Jess is from East Tennessee and would love to facilitate a Safe Zone training for Seth MacFarlane

Say hello to the newest addition to the Safe Zone Project Team, the 2018 Spring Intern Jess Brundige.

Tell us a little about yourself.

My name is Jess Brundige, and my pronouns are she/her. I’m a 29-year-old graduate of Austin Peay State University, and I grew up in rural East Tennessee. I love learning about and communicating to the world around me. My dream is to someday work with a large company or organization to help them manage their brand. One fun fact about me: I’m really into the history of the modern Olympic Games! If you give me any year, I can tell you off the top of my head when and where the next Olympics were held.

Why did you apply for the SZP Internship?

I used Safe Zone Project materials to facilitate trainings at my university for years, so I’ve seen first-hand the good the organization is doing. I’m excited to be part of the growth of the Safe Zone Project, and for the Safe Zone Project to be a part of my growth as well!

What’s your favorite thing about safe zone trainings, or the safe zone project?

I love watching people apply the things learned in safe zone trainings to their everyday life. I’ve seen people add inclusive language to their speech. I’ve seen people stop making offensive jokes. I’ve even watched people who, after hearing terms for gender and sexuality that they had never known before, start defining themselves in ways that made them feel more comfortable with themselves.

Do you have any experiences or anecdotes from safe zones you’d like to share? (from participating, or facilitating)

At my first safe zone training, there were many university faculty and staff in attendance. I remember being paired up with one professor, who seemed new to a lot of the concepts in the training. She was very curious and willing to learn, unlike some of the other faculty. I took one of her classes a few years later, and she seemed to have incorporated some of what she had learned that day into the way she ran her class. It was great to see the safe zone training had stuck with her and helped her make her class more inclusive.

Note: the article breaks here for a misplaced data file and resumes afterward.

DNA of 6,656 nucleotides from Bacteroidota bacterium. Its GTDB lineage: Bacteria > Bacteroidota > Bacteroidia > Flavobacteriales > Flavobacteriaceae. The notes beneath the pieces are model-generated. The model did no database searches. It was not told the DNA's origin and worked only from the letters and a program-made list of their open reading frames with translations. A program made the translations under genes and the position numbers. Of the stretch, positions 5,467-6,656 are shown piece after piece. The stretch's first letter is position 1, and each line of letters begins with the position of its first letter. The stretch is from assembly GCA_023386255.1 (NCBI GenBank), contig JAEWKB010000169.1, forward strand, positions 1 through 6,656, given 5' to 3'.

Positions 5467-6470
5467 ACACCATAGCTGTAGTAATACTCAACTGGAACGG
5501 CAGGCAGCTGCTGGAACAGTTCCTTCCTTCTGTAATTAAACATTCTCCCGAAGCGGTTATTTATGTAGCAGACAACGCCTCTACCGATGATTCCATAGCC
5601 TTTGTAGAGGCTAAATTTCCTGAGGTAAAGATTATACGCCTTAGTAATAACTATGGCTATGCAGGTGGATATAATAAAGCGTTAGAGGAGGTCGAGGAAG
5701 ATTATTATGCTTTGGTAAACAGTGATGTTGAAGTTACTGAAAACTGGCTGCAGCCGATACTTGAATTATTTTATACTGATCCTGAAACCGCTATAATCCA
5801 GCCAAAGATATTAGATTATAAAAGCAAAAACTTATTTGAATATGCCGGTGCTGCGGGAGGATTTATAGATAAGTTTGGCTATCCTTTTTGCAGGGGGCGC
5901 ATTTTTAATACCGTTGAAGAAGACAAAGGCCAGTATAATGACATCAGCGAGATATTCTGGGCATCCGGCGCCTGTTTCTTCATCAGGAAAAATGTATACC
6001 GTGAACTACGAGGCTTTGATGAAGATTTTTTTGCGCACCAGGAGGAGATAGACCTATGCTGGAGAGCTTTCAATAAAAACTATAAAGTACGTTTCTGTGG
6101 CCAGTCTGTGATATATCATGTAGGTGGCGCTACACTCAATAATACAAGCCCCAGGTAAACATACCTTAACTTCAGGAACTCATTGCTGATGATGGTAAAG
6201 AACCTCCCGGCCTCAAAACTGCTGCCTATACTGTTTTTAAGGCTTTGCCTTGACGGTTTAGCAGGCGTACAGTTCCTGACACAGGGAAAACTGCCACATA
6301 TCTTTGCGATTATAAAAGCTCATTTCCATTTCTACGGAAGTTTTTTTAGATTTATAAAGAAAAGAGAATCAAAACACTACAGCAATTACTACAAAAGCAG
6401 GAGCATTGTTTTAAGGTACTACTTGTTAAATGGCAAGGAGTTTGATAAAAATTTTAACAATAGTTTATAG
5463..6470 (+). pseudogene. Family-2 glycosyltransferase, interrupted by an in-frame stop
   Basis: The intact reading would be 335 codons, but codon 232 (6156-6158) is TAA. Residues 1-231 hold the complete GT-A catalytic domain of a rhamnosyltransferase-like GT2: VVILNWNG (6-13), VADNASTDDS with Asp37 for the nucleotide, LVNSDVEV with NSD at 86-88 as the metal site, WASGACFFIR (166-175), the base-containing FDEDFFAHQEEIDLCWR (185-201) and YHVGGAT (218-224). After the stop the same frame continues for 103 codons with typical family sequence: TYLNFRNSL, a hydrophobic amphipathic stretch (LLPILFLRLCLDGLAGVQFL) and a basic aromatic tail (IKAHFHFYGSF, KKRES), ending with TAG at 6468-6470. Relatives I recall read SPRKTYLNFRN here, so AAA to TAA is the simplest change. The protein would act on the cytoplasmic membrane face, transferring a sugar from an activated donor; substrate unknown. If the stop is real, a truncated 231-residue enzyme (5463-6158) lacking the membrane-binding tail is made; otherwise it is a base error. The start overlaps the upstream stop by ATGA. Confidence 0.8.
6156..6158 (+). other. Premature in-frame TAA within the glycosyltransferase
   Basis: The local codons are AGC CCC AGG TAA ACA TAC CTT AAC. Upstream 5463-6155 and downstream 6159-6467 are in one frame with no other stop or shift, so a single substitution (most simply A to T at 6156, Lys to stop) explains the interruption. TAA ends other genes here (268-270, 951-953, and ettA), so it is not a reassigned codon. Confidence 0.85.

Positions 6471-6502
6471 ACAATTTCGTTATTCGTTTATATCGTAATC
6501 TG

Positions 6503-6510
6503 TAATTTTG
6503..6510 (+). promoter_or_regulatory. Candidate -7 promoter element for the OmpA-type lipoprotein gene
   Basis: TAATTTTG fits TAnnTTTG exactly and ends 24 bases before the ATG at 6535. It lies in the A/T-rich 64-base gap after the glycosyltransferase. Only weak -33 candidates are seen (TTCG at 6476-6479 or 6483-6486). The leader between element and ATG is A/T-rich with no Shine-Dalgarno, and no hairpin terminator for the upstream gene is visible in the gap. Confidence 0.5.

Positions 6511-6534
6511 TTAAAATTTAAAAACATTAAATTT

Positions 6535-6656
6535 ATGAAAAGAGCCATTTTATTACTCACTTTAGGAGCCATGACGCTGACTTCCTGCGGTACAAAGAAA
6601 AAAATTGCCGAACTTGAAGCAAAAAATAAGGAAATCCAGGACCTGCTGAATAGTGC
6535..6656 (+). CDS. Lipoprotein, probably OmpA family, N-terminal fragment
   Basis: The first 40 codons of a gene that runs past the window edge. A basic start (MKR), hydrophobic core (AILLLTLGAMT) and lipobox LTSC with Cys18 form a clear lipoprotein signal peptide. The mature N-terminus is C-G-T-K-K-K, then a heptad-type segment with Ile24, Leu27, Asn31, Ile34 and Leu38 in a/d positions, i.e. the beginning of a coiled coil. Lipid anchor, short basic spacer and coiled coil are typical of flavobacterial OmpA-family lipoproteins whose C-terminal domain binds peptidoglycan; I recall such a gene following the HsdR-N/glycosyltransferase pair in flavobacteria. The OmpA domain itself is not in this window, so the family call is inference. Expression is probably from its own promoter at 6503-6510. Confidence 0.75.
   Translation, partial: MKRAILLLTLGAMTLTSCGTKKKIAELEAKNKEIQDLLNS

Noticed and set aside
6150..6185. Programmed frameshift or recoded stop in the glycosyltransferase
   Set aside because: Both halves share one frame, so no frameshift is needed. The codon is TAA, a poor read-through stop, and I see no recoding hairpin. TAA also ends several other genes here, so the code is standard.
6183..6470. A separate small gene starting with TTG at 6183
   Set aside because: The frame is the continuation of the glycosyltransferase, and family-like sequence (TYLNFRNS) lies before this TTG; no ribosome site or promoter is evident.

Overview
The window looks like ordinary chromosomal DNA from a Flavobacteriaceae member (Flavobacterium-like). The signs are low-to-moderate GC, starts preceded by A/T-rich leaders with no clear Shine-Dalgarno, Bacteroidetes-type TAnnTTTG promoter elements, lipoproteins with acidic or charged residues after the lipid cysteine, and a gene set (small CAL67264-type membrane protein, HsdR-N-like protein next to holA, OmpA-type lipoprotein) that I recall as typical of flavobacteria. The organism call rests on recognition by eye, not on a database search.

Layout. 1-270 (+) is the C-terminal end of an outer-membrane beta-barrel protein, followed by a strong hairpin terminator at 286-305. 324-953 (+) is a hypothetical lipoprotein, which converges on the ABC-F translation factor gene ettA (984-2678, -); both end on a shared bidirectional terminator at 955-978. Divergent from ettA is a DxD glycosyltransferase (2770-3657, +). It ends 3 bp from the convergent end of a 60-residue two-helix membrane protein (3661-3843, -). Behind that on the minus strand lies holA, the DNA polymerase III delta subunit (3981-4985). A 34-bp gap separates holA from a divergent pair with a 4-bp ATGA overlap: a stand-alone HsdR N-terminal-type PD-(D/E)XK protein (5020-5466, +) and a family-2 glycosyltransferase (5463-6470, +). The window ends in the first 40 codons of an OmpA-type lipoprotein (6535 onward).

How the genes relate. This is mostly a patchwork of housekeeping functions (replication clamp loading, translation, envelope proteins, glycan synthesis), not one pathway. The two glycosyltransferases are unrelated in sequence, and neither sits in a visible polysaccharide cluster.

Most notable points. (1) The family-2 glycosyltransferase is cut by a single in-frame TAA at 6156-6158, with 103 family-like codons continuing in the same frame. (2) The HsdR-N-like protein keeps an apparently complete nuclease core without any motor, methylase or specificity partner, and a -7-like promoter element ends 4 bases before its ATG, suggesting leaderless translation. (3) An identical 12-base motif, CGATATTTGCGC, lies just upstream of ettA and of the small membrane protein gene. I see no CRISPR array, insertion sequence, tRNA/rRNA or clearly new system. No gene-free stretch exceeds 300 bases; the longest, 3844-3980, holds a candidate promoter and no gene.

What are you excited about doing as the SZP intern?

I’m working on materials to make Safe Zone Project materials more accessible. There are many people who learn better visually rather than verbally or by reading. I will be creating visual materials to supplement the great activities that the Safe Zone Project already has.

Who is one person (living, dead, or fictional) you wish were safe zone trained? Why?

This is a tough question. Ideally, I’d say “all of them”, but I don’t think that’s the answer you were hoping for. I do think having more safe zone trained celebrities would do a lot of good in the world. People listen to influential people, and follow their example.

If I had to choose one, I’d say I would love for Seth MacFarlane to have been safe zone trained around 1999. I’m not a fan of his work, but I would love to see a world in which Family Guy was created by a man who was sensitive to how negative portrayals of minoritized groups (including the LGBTQ community, but even beyond that) can do harm. Think of how many people would have positive views of people in minoritized groups today because they grew up watching a show that didn’t perpetuate harmful stereotypes!

Are there any communities you’re particularly passionate about having more LGBTQ-inclusion education?

Growing up in rural Tennessee, I saw how little people in towns like mine knew about the LGBTQ community. People in poor and/or rural areas have barriers to LGBTQ-inclusion education that many people don’t have. Their internet access is often poor, so something as simple as a YouTube video on life as a transgender person, for example, can take a lot more effort to watch. Some people don’t have internet access at home and have to get their internet access at a school or a public library, where access to LGBTQ-related websites is often blocked. Furthermore, these areas often don’t have nearby LGBTQ spaces, leaving people without a place to go to for community. As advocates for LGBTQ inclusion, we should do what we can to arm individuals with the tools they need to educate themselves and their communities, and to not let those barriers get in the way.

Additionally, I think all inclusion and diversity advocates should work hard to include people with disabilities into our work. Something as simple as asking everyone to stand can be alienating to someone with a physical disability. We should all be mindful that not everyone has the same abilities, and that we also cannot tell who has a disability by looking. We should also be mindful of people with learning or developmental disabilities, and people with past traumas and PTSD. Including all people into our movements, even if it takes more time or effort, only makes our causes stronger.

Anything else?

I hope that this experience is a success for not only me, but the Safe Zone Project as well. By the end of my internship, I plan to have accomplished a lot for the SZP and to have gained valuable experience that will help me further my professional career. I’m excited to be a part of the Safe Zone Project team!